10 May 2023

At The Movies - Guardians of the Galaxy

From At The Movies, 7:00 pm on 10 May 2023

A few years ago, I made the bold claim that the best producer in Hollywood was Marvel Comics’ Kevin Feige.  

All those early pictures – Iron Man, Captain America,  Thor, culminating in the all-star  Avengers – not only had size and scope, but good characters, good scripts and an admirably light touch.

Above all they had that Hollywood staple over the decades - “heart”. There’s a fine line between sentiment and cheese, just as there’s one between thrilling action and unpleasant violence. 

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Photo: Marvel

For ten years Kevin Feige trod them both like an ace tightrope walker.

But since then, the Marvel movies have started to stall. There are too damn many of them for one thing, and too many plot points over too many years we’re all expected to keep up with.  

Feige the Movie Wizard has turned into Feige the Comic-Book Geek.

The one Marvel director who seems to remember what makes an action-adventure movie work is the Guardians of the Galaxy auteur James Gunn.  And he’s proved it a few times now.

Ten years ago the first Guardians film arrived pretty much unheralded.

It featured characters no-one had heard of. They included a neurotic raccoon, an ambulatory tree, an enormous chap who may be the stupidest character in movies and two homicidal sisters – one green, one blue.

The cast members weren’t much more of a safe bet.  The biggest names – Zoe Saldana, Bradley Cooper, Vin Diesel - were either covered in makeup or merely voices attached to digital effects. 

They were led by a podgy comedian called Chris Pratt, who spent time in the gym and came out as legendary hero Star Lord.

Except no-one calls him that. They just call him Peter Quill.  If that.

No-one expected anything of Guardians of the Galaxy until it hit big, thanks to a terrific script – by James Gunn – being beautifully directed – again by James Gunn.

He did it again – Guardians of the Galaxy 2 – and then suddenly fell foul of the 2020s. 

Some tasteless old tweets from his feckless youth came out to bite him, and suddenly Gunn found himself cancelled. 

But of course nobody’s so cancelled in Hollywood that they can’t come back if there’s a buck in it.   

Marvel’s rivals, DC Comics, snapped him up to make a sequel to the fairly ho-hum Suicide Squad.  And Gunn defied all expectations again by making the follow-up several times better than the original.

Now no longer cancelled, Gunn was rehired by Marvel to make the third – and final – Guardians of the Galaxy.  

That’s right, you heard right.  Number 3 is that almost unheard-of phenomenon - a final episode of a successful franchise.   And it’s proved a winner across the board.

It’s funny, it’s sweet, it breaks the rules properly - that is, without breaking the movie.

It’s particularly deft balancing the supposed central love story between Peter and Gamora – Zoe Saldana.

Gamora, you may or may not remember, was caught up in conflicting time-lines to return from the dead in a previous episode.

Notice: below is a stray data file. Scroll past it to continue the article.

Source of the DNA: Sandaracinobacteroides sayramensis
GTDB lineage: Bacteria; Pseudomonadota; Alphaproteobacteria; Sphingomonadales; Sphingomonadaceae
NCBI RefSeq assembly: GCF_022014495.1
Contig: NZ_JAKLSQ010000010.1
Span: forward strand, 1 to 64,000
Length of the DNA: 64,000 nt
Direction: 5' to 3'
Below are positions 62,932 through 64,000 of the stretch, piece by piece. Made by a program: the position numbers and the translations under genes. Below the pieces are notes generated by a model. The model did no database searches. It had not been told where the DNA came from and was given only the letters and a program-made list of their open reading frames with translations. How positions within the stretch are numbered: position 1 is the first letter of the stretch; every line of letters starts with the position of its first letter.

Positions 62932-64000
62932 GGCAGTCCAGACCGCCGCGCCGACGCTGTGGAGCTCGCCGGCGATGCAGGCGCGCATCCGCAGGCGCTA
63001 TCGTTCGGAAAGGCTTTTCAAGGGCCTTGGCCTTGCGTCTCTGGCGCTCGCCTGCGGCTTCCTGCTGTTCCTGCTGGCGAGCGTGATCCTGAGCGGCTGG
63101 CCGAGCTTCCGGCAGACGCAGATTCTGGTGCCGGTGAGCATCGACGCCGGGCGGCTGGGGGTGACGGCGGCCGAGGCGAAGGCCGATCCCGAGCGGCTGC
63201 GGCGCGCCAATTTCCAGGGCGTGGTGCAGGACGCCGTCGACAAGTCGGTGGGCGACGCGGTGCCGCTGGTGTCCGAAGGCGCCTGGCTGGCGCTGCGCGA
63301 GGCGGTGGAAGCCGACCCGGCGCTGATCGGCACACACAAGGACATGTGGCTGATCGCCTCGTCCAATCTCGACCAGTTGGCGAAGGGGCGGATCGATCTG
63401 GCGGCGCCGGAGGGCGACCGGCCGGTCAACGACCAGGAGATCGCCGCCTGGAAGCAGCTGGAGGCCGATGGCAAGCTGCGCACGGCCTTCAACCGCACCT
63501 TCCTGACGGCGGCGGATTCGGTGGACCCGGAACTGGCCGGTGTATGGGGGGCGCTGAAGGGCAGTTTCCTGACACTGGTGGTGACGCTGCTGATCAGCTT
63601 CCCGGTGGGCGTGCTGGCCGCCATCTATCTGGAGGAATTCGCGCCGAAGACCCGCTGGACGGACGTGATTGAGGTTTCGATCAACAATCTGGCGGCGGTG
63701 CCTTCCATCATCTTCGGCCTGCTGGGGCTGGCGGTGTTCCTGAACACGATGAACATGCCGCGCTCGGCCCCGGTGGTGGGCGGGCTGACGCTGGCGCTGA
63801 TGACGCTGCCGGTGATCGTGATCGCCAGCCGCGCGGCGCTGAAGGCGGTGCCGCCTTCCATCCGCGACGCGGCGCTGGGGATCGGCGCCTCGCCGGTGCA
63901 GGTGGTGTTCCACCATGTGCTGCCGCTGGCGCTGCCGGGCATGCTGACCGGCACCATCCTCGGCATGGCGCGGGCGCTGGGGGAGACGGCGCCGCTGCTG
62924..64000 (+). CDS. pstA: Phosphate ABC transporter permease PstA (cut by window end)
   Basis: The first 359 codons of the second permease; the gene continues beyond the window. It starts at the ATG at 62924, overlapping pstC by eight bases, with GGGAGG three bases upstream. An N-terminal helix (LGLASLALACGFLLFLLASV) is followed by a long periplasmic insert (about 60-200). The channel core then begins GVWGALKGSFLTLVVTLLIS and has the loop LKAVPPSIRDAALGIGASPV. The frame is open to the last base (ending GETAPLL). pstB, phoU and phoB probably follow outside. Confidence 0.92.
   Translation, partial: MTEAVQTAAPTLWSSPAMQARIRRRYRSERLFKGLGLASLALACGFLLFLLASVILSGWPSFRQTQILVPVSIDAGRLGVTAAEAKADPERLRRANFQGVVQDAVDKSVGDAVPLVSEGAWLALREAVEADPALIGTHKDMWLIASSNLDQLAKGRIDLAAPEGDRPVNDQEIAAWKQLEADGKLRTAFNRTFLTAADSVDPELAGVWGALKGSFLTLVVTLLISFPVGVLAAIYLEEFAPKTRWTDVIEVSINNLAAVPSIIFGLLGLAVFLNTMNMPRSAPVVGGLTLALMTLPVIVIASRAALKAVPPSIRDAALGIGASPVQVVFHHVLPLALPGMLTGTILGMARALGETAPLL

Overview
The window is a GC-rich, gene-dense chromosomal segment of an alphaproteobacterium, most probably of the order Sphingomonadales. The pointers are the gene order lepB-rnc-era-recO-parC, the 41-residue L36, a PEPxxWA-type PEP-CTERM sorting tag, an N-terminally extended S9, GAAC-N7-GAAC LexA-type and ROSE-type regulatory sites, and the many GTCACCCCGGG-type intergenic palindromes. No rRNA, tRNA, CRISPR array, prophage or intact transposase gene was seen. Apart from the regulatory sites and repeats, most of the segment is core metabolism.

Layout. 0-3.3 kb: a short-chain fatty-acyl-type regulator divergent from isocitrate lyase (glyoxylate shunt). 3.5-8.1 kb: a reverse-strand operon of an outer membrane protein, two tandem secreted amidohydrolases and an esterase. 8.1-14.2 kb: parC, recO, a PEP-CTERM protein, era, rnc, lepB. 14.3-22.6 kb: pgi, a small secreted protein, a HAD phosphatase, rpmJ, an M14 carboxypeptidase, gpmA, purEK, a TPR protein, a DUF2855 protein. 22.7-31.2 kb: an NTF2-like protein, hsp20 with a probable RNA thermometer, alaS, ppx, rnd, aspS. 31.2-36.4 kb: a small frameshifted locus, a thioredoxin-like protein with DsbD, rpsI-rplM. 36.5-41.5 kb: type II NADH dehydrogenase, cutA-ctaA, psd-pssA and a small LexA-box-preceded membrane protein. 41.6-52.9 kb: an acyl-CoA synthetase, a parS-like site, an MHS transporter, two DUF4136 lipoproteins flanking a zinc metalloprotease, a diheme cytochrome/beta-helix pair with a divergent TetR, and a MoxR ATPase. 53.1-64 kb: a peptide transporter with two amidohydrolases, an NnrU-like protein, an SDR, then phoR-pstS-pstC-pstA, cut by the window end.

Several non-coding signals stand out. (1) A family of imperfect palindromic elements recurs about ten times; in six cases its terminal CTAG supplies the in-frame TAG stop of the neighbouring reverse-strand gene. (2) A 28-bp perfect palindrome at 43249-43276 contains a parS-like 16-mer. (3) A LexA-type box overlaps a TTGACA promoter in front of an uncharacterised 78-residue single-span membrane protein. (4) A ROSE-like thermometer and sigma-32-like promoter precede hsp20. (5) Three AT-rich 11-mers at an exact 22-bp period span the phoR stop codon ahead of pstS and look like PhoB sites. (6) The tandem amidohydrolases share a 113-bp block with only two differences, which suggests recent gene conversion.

Which means she now has no idea who the previous love of her life is.  

Meanwhile more plots are lining up in parallel time-lines.  Here comes super-villain the High Evolutionary.

As played by Chukwudi Iwuji, he’s proof that once again the secret of villainy is to put in a few years at the Royal Shakespeare Company.

Another plot-line involves past villainy from the High Evolutionary.  It seems he was the evil genius who created Rocket – a bitter, twisted racoon with more baggage than the Orient Express.  

According to Gunn, it was only the prospect of finally telling Rocket’s story that persuaded him to return to the Guardians one last time.

You can see Guardians of the Galaxy 3 has just as much plot as the most cluttered of recent Marvel fare.  

But unlike them, somehow you never feel crowded out by too much exposition or endless action sequences. 

One of the reasons is that the characters of the various Guardians are all so clearly drawn, and therefore work so well together.

Peter Quill is nominally the heroic lead – a sort of goofy Han Solo - but the others are just as strong. 

Mantis, Nebula, Drax and especially Rocket all get good emotional beats in this episode.  

But the throughline of the trilogy is marked by Groot of all people.  Or of all things, or trees or whatever.

From looming bodyguard in the first film, to mischievous twig in the second, and glowering teenager in the Avengers movies, he’s now finally growing up in Guardians 3.   And all with just one line – “I am Groot”.  

There’s a great gag, shared by musicians when confronted by someone effortlessly talented. “Ain’t it easy when you know how!”  

Gunn has left Marvel with one last great movie, and has now taken over DC’s notoriously accident-prone movie department.

Can he succeed where so many have failed?   I wouldn’t bet against him. Though I’d love to see him try his hand at a real movie sometime.

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